Courtesy Personhood USA
Heather Surovik's son Brady, who died in utero due to the actions of a drunk driver, is the driving force behind a Nov. 2014 ballot initiative.
Conservatives again have introduced a bill that would ban abortions in Colorado by defining life as starting with a fertilized egg. The legislation is similar to past, failed ballot initiatives widely referred to as "personhood."
While the bill has little chance of passing, it has stirred up liberals and pro-choice groups. (Just check out the release from Planned Parenthood of the Rocky Mountains below.) Pro-life groups are also rallying around a ballot initiative aimed for November 2014 that would create legal protections for fetuses. Read more about that here
Planned Parenthood of the Rocky Mountains responds to abortion ban introduced in Colorado State House
DENVER – For the second year in a row, anti-choice, anti-women’s health lawmakers in the Colorado House have introduced a bill that would define a person at conception, banning abortion and emergency contraception even for victims of rape or incest.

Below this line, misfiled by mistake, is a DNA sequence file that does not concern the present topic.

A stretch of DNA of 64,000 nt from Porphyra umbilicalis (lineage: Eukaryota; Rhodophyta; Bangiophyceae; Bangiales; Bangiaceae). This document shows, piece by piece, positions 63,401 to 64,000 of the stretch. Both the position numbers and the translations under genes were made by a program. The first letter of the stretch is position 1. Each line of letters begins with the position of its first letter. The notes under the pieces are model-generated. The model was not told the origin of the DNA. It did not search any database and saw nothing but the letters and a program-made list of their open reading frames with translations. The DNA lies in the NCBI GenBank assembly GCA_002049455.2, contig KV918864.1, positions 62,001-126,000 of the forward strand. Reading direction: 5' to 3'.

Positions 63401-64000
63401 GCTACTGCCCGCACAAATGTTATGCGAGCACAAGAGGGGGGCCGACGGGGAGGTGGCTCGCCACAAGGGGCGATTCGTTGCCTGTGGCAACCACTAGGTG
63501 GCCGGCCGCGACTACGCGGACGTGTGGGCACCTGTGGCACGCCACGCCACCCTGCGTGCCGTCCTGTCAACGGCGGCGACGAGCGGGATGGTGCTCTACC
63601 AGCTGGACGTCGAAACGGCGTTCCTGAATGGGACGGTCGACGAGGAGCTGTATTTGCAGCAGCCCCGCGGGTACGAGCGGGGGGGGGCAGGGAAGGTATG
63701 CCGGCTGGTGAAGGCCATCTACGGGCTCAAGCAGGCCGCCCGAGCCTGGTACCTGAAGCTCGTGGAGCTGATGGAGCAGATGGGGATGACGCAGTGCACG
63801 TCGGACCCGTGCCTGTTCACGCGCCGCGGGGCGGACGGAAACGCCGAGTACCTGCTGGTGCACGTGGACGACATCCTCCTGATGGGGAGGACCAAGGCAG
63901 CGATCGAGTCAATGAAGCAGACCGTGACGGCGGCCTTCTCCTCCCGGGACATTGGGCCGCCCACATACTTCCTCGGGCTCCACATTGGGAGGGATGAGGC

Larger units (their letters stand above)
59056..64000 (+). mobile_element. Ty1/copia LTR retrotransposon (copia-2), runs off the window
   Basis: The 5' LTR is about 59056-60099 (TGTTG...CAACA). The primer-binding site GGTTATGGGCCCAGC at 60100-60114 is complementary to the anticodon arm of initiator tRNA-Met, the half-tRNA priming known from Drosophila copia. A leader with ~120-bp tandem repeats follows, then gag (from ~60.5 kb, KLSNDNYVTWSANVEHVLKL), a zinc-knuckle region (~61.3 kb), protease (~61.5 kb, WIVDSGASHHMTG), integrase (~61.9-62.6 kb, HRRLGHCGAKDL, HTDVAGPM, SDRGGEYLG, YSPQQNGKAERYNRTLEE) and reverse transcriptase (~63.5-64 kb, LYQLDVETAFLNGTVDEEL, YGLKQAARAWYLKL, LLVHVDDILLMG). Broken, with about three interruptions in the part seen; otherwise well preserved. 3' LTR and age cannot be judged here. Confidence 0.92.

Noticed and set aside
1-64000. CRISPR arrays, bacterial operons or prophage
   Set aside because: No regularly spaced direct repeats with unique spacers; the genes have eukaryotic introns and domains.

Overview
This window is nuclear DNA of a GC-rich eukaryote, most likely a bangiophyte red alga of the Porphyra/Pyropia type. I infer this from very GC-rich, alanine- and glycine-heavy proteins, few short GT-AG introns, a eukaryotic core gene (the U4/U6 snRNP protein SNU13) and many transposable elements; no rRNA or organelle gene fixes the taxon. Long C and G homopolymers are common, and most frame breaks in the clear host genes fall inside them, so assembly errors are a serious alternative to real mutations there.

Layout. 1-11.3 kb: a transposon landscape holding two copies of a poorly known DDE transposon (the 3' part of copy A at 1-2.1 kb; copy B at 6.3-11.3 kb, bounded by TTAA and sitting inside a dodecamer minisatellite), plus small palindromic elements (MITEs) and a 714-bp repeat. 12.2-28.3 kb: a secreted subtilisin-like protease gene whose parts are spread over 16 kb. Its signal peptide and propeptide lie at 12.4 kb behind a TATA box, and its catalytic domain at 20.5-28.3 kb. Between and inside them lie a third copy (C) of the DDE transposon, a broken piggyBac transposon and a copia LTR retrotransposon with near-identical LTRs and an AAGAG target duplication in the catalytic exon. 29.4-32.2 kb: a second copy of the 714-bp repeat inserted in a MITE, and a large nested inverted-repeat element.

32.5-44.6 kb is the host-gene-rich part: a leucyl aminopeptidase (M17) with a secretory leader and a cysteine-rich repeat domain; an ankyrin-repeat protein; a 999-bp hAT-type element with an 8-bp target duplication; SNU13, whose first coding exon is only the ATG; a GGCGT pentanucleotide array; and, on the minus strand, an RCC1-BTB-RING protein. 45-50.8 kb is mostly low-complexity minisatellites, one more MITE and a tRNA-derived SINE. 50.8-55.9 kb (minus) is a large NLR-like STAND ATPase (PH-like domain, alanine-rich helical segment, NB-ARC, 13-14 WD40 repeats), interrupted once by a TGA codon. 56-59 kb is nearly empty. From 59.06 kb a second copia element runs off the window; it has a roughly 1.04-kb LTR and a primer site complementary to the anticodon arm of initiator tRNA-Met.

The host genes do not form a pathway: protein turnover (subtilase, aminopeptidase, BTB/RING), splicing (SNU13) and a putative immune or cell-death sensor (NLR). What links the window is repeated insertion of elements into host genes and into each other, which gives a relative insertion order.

Rep. Humphrey, the bill’s sponsor in the House, introduced the HB-1133 today which would put the government in charge of personal, private medical decisions that should be made by the woman in consultation with her family, her faith, and her health care provider.
“Women don’t turn to politicians for advice about mammograms, prenatal care, or cancer treatments. The Colorado legislature has no place in a woman’s personal medical decisions about her pregnancy,” said Cathy Alderman, vice president of public affairs for PPRM.
Colorado voters have resoundingly rejected similarly dangerous measures to define personhood through the ballot process two times already in both 2008 and 2010 by margins of 3-to-1, making it clear that this style of legislation is not in line with our Colorado values.
“It is important that abortion remain a safe and legal medical procedure for a woman to consider, if and when she needs it,” said Alderman “Planned Parenthood will work with our coalition partners, the public, and our champions in both the State House and Senate to ensure that such out-of-touch and dangerous legislation isn’t passed.”